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Summer School of Theology, Belarus

September 2015 | by Slava Viazovski

So it has happened again! The Summer School of Reformed Theology took place in Minsk for a third year in a row!

An event of micro-significance for many Western countries is a big achievement for us in Belarus. The audience grew to the upper limit which we set for this project three years ago — from 15 people in 2013, to 30 people in 2015. It suggests that the format of the School which we chose is right and the type of teaching we offer is in demand.

We have turned away from practice- and inspiration-oriented conferences, to teaching so-called ‘dry theology’; and, all of a sudden, the younger generation of evangelical believers in my country have found it fascinating! In fact, this is the only event in Belarus where it is the mind which is addressed in the first place. So the intellectually-minded Christians are drawn to it.

Head first

For far too long we have been hearing that it does not matter what is in your head; it matters only what is in your heart. It is time to proclaim just the opposite. It is less important what is in your heart; what matters is what is in your head. We realised that the ‘heart’ has become scarcely different from the concept imported aggressively from Hollywood, and that it puts so much stress on the emotional and intuitive side of the Christian faith that the intellectual side of faith has become outlawed.

This year we had two speakers. One was Charles Leiter, a pastor of Lake Road Chapel, Kirksville, Missouri. He spoke on the law of Christ, and explained how the law of Moses is fulfilled in Christ’s command to love God and our neighbour. The other was Dr Henk van den Belt, professor of Reformed Theology from the University of Groningen. He lectured on Reformed soteriology, starting from the divine-human person of Christ and connecting that to the main aspects of salvation: atonement, regeneration and calling, predestination, and assurance of salvation.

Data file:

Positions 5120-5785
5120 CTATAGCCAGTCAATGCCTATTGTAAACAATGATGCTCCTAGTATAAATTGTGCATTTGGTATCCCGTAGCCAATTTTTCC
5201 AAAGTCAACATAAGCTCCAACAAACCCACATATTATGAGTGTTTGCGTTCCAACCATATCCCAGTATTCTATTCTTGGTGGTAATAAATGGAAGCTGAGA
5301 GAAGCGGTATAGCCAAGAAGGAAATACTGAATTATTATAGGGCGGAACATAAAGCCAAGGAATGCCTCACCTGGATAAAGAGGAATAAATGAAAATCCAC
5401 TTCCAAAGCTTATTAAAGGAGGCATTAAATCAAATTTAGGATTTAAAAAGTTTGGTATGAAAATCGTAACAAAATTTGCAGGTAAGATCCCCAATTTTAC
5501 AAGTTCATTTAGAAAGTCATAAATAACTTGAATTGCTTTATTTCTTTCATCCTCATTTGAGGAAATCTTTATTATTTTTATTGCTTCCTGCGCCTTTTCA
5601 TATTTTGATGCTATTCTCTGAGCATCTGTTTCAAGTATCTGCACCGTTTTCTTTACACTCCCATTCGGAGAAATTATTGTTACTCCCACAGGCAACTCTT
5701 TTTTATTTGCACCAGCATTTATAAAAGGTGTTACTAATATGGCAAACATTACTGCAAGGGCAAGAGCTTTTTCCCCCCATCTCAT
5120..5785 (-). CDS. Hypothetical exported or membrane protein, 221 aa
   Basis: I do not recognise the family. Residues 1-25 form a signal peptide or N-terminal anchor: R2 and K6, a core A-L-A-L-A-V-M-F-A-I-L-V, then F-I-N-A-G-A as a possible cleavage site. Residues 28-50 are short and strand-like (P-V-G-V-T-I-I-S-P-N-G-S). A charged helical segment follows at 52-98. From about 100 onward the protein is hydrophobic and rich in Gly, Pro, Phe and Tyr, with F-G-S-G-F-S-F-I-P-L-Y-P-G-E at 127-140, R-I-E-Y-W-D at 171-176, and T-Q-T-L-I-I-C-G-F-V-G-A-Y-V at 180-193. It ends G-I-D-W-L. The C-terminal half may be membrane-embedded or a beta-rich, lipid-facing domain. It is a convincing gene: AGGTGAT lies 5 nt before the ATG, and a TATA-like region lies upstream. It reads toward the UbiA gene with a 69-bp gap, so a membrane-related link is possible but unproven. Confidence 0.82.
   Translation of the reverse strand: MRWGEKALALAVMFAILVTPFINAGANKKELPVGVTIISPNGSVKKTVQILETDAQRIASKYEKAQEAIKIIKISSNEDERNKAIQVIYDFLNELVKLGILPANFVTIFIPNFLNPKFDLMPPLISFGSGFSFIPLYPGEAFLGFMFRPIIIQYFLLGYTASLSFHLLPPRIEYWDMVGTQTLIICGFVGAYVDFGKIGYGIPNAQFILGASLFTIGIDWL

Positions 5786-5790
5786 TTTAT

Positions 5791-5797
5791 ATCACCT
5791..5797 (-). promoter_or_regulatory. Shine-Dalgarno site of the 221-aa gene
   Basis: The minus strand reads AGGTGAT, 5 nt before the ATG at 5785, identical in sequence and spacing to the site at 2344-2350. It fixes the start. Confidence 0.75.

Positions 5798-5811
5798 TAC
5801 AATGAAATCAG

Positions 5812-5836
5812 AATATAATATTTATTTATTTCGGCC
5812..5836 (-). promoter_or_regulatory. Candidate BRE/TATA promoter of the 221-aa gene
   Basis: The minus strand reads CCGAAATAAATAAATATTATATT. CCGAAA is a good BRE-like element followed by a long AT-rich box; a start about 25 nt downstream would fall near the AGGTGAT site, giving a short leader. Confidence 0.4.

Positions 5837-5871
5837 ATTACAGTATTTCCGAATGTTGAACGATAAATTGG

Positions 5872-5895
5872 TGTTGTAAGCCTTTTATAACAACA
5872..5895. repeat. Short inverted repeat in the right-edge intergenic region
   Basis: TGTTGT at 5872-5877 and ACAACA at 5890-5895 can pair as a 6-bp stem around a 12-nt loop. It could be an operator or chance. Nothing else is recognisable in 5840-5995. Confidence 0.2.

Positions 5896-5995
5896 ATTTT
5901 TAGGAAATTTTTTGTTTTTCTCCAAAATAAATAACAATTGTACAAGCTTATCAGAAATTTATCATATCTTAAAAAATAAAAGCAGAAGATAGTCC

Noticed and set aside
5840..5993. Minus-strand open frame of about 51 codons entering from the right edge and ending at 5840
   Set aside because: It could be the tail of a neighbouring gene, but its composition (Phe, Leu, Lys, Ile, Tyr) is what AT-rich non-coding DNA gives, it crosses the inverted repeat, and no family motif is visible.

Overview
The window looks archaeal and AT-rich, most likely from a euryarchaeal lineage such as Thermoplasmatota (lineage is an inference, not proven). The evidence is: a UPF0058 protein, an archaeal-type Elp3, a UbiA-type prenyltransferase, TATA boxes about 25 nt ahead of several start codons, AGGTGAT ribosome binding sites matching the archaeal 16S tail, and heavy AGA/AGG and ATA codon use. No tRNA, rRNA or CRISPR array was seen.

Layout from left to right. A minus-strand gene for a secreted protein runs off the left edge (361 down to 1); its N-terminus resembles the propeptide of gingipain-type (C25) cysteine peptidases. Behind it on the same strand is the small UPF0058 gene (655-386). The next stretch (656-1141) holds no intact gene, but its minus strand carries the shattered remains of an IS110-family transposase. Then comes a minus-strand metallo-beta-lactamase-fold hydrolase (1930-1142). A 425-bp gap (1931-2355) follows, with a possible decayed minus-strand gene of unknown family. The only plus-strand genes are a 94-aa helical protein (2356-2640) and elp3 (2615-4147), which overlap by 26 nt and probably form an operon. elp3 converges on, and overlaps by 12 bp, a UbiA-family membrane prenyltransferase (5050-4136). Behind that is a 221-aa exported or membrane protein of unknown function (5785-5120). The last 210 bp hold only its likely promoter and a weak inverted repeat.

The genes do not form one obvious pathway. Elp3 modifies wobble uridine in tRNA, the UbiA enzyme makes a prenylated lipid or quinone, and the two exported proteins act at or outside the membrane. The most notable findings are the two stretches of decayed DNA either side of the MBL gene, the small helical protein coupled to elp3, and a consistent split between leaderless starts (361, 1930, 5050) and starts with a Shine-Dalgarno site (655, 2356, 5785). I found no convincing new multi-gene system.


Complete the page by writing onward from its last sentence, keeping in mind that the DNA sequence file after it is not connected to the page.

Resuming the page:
Both lecturers challenged our minds and caused us to think again over issues which we thought we had mastered long ago.

Each day, the lectures were followed by a theological round-table. We discussed Calvin’s doctrine of predestination and his view on the assurance of salvation. This helped us to think through the lectures of Dr Van den Belt, who himself took a lively part in the discussions. We also discussed an article on ‘Political resistance in the early Reformed tradition’, recently written by Dmytro Bintsarovsky, a prominent Ukrainian theologian. In spite of the controversial nature of each of the three discussion topics, the dialogue was smooth, calm and respectful (are we learning at last to speak to one another about theology?!).

Study centre

The School is gradually becoming a sort of study centre where Belarusian believers can learn about Reformed theology. A full-blown Reformed seminary in Belarus is not viable at this point for two reasons: the lack of religious freedom and the tiny size of the Reformed community. Even if we had freedom to start a seminary, there would be not enough Calvinistic churches to provide a sufficient number of students.

At the same time, there are many believers in Arminian Baptist churches who are searching for truth. We provide them with necessary teaching and they do not have to leave their denomination to receive this teaching.

I cannot fail to express our sincere and deep gratitude to the Heart Cry Missionary Society, Radford, Virginia, which, for three years now, has been providing funds for this project. This missionary society understands that the theological training of the church leaders is as important as starting new churches.
We pray that this School project in Belarus may continue in the future — for the glory of God.

Dr Slava Viazovski is manager of the Russian work of Evangelical Press Missionary Trust. He is also engaged in Reformed theological teaching in
the Russian world.

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Belarus